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Building for Burundi’s Mothers

Rachel Chimits
April 23, 2019

A group of churches in Bujumbura are working to help widowed women achieve economic independence and a new life in Christ.

The Baptist Union of Churches was founded in 1928 and is the oldest evangelic and one of the most respected groups in Burundi. 

In 1972, during a surge of tribal conflict between the Hutu and Tutsi, churches’ pastors were either killed or fled the country. Despite the terrible devastation, the church has recovered. 

Today, there are 97 main churches and 147 satellite churches across the country with about 75,000 members. The fallout of Burundi’s civil war has led to a widespread struggle with poverty for many of the country’s people, so the church has set up programs to help many of the local widows. 

New Life in Uganda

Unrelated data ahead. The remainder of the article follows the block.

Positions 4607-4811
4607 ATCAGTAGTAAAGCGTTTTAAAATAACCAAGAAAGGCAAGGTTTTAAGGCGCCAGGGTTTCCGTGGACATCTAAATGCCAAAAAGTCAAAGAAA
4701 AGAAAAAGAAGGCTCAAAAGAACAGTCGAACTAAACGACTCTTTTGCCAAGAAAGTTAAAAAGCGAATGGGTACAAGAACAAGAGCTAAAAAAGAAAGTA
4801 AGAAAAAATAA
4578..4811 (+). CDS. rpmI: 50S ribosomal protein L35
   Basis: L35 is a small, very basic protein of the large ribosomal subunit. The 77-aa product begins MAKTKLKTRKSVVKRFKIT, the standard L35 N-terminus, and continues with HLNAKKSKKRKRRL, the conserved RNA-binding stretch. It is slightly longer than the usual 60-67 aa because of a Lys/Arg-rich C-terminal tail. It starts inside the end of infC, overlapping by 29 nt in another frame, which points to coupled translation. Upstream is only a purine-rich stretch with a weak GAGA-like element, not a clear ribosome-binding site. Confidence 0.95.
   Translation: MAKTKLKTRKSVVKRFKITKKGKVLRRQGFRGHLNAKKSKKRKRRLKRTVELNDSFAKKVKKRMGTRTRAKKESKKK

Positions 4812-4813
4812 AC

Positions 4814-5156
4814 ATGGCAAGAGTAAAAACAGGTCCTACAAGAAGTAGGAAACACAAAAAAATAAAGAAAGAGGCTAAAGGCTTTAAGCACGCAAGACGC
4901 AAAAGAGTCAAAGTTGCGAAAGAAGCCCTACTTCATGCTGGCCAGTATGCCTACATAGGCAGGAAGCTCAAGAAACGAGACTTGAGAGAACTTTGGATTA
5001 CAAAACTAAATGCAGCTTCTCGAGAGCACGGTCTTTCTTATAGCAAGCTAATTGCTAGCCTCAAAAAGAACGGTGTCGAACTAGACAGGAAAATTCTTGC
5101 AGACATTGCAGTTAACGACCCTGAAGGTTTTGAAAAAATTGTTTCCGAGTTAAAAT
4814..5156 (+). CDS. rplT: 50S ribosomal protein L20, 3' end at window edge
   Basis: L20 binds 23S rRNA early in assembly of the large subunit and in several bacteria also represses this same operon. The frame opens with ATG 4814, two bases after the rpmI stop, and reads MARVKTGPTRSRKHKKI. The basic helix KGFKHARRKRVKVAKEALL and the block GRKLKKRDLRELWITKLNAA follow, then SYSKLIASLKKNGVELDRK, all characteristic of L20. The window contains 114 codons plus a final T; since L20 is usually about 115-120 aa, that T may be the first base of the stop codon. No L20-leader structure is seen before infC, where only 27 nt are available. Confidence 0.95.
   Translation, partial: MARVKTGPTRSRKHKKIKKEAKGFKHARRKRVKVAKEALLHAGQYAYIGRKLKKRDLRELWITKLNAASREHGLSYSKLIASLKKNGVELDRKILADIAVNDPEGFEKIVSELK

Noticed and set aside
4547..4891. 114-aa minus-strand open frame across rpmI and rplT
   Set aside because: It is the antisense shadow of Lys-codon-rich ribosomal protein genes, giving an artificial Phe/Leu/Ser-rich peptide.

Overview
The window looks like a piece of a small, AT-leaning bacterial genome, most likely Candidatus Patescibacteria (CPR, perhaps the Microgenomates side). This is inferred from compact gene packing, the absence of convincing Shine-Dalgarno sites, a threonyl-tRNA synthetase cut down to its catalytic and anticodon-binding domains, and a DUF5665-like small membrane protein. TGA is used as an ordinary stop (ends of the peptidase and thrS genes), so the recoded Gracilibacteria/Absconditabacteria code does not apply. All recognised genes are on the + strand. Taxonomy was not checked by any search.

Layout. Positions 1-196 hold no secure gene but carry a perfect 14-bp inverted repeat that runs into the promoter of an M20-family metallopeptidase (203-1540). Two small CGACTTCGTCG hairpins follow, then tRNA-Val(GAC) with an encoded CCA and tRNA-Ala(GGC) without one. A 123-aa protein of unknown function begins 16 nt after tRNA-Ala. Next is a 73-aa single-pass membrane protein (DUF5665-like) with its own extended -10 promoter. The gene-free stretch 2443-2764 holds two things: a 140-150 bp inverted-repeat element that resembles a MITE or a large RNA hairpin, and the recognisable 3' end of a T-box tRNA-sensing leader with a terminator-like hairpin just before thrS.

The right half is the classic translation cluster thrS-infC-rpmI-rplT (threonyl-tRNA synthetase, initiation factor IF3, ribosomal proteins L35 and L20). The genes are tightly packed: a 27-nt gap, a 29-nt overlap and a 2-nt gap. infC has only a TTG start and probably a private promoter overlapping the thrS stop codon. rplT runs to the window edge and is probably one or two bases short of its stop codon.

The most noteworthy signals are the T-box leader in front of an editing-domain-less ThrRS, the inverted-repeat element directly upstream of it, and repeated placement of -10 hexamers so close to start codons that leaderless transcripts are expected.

Rachel Chimits
April 11, 2019

One village sent out someone to track down help for them, and today their lives are transformed.

In February, heat shimmers over the road. This is Uganda’s summer season, and temperatures soar to 95 degrees or higher at midday. This heralds the beginning of the Lira sub-region’s rainy season. 

Orumo’s residents are gathered under a mango tree as Steve Voyen, World Challenge’s director of Sub-Saharan development programs, and Dan, Uganda’s development director, pull up. 

An adult literacy lesson is taking place beneath the mango’s broad canopy that cuts the stifling heat. Students labor over a passage of scripture as Samuel, a local community trainer, teaches them to pronounce each word on the page. 

Lost in Cambodia’s Jungle

World Challenge Staff
April 8, 2019

One woman fought a tremendous but losing battle to provide for her family alone until she met the God who saves.

Sokun, her husband and their three young children lived a village near the border of Cambodia and Thailand. The family had little income but were still making ends meet; Sokun sold vegetables in the local market, and her husband worked as a logger. 

The family was rattled, however, when Sokun’s younger sister showed up on their doorstep with her three daughters, all under 5 years old. Her husband had divorced her, and she now had little means with which to care for the children. 

She abandoned her daughters with Sokun. 

The family’s food store and already meager income simply couldn’t keep up with six children, most of them toddlers.